While the use of CBD products continues to grow in the U.S., federal regulators are warning companies that sell the products to be careful of what they promise.
Twenty-eight percent of consumers currently use CBD products daily or as-needed, according to a report from Acosta.
Since CBD was legalized by the Farm Bill in 2018, it has become one of the biggest trends in retail, with many consumers turning to CBD for help with various health ailments and their general well-being.
"Health ailments without a 'one-size-fits-all treatment' are quite common and avoiding chemicals when it comes to health and self-care is important across all age groups," said Colin Stewart, SVP, business intelligence at Acosta. "CBD sales and projections show consumers are turning to CBD for help, and demand is growing rapidly."
Millennials, males and those with four-year degrees are currently the key CBD demographics. Fifty-six percent of Millennials reported daily or as-needed use of CBD, compared to 32% of Gen X and 15% of Boomers.
Pain, mental health, general wellness and sleep issues are key reasons for usage. Millennials most commonly use CBD for anxiety (31%) and general wellness (30%), while Gen X and Boomers use it most for joint pain (31% and 36%, respectively) and muscle pain (both 23%).
Fifty-nine percent of those who purchased CBD for the first time planned to purchase it already and 25% did so on impulse. Seven percent of first time users were recommended to do so by a doctor.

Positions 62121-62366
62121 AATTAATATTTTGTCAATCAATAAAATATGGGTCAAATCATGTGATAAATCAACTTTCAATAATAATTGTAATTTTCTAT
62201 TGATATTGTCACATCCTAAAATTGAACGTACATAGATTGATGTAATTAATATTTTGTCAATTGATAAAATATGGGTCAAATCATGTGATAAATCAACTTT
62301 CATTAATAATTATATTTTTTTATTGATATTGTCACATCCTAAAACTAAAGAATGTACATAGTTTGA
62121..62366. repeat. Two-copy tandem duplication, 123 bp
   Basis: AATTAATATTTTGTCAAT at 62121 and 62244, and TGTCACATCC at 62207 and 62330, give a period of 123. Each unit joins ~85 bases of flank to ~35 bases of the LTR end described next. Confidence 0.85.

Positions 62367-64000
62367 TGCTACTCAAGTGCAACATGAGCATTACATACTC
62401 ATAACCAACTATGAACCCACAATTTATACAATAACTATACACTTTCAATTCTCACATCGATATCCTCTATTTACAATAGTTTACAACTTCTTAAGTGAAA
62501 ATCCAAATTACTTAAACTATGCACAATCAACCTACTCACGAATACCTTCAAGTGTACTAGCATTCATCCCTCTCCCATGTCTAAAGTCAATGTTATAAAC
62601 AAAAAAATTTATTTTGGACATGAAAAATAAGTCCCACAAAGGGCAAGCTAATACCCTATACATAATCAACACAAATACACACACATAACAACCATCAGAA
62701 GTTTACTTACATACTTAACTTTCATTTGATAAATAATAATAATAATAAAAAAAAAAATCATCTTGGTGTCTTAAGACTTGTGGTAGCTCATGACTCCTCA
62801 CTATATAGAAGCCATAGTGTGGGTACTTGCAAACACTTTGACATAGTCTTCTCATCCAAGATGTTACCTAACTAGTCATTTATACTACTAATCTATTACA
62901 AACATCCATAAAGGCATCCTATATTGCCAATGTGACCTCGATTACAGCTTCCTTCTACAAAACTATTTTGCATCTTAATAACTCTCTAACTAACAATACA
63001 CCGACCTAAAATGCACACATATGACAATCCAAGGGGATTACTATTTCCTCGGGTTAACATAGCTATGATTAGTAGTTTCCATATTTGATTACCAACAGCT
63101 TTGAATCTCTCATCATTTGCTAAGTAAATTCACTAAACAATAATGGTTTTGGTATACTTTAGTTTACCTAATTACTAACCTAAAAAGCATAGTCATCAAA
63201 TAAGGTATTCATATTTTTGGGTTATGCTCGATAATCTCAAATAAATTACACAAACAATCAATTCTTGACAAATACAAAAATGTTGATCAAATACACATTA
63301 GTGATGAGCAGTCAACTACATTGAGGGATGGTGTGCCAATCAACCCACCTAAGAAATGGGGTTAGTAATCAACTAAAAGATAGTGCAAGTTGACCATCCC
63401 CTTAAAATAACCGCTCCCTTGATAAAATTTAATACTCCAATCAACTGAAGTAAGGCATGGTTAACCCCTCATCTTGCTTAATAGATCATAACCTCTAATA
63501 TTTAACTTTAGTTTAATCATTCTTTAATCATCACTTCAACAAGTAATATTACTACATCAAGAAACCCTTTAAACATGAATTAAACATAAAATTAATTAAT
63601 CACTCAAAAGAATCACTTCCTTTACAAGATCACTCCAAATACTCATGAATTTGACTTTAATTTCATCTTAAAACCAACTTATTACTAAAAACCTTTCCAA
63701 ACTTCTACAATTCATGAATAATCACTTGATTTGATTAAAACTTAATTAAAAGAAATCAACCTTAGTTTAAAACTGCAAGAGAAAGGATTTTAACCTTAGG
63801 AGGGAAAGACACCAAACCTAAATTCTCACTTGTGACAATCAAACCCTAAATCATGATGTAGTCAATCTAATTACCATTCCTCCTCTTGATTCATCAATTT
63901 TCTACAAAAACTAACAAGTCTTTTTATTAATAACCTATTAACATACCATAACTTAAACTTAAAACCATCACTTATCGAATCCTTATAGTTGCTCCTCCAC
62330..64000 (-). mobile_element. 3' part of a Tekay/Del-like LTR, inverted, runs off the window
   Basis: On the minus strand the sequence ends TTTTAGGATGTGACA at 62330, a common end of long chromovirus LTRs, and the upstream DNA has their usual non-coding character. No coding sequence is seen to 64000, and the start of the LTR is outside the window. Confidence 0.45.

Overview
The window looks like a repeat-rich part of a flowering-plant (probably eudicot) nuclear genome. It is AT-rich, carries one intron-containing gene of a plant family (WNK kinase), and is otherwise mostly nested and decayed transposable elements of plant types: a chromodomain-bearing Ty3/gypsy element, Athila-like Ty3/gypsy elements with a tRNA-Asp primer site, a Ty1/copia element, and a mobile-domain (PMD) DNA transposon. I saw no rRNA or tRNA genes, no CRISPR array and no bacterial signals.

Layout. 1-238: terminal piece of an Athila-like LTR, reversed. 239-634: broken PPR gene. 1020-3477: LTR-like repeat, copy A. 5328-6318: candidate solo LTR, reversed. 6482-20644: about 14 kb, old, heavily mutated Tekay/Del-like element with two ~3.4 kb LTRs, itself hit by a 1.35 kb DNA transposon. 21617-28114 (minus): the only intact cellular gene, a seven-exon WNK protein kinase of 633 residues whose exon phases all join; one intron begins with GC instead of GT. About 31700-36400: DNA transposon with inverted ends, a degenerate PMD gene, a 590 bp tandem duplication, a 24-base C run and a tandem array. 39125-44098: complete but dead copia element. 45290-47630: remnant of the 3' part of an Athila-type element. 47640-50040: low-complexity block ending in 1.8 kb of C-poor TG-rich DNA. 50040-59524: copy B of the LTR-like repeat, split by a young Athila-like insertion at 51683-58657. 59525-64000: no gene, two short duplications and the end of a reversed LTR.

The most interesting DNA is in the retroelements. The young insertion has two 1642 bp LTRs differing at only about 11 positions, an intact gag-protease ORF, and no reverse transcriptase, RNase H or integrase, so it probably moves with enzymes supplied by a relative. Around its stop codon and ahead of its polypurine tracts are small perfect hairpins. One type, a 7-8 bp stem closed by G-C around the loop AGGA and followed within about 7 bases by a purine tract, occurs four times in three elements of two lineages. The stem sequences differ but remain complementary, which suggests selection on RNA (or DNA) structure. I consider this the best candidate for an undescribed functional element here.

Fifty-five percent of consumers said "CBD oil is/might be a new miracle treatment," when asked for their perspective on it, while 35% are "not sure what to think of CBD oil" and 11% said "CBD oil is just hype." Non-users who are open to trying it reported price, lack of studies and distrust in claims as the biggest barriers for usage.
The FTC recently sent warning letters to three companies that sell CBD oils, tinctures, capsules, gummies and creams, saying it is illegal to advertise a product that can prevent or cure a disease without reliable scientific evidence to support such claims, reported The Wall Street Journal (Sept. 10).
One company made claims that CBD "works like magic" and relieves pain better than prescription opioid painkillers, while another claimed CBD had been clinically proven to treat diseases such as Alzheimer's and schizophrenia.
The letters warn that such claims could draw legal action, resulting in refunds to consumers. They instruct the companies to notify the FTC within 15 days of the specific actions taken to address the agency's concerns.
Earlier this year, USDA and FTC sent warning letters to three companies, Nutra Pure LLC, PotNetwork Holdings Inc. and Advanced Spine and Pain LLC, that market CBD products, alleging the companies made false claims about treating diseases.
However, demand for CBD is still growing. U.S. retail sales are expected to grow from an estimated $1.9 billion in 2018 to $18.4 billion in 2024, according to analysts at Canaccord Genuity.
Victoria writes for the biweekly Food Institute Report, the daily Today in Food updates, and the Foodie Insider daily newsletter for consumers. She graduated from Montclair State University with a B.A. in Journalism and has a background in Nutrition and Food Science. Victoria can be reached through her email at email@example.com.
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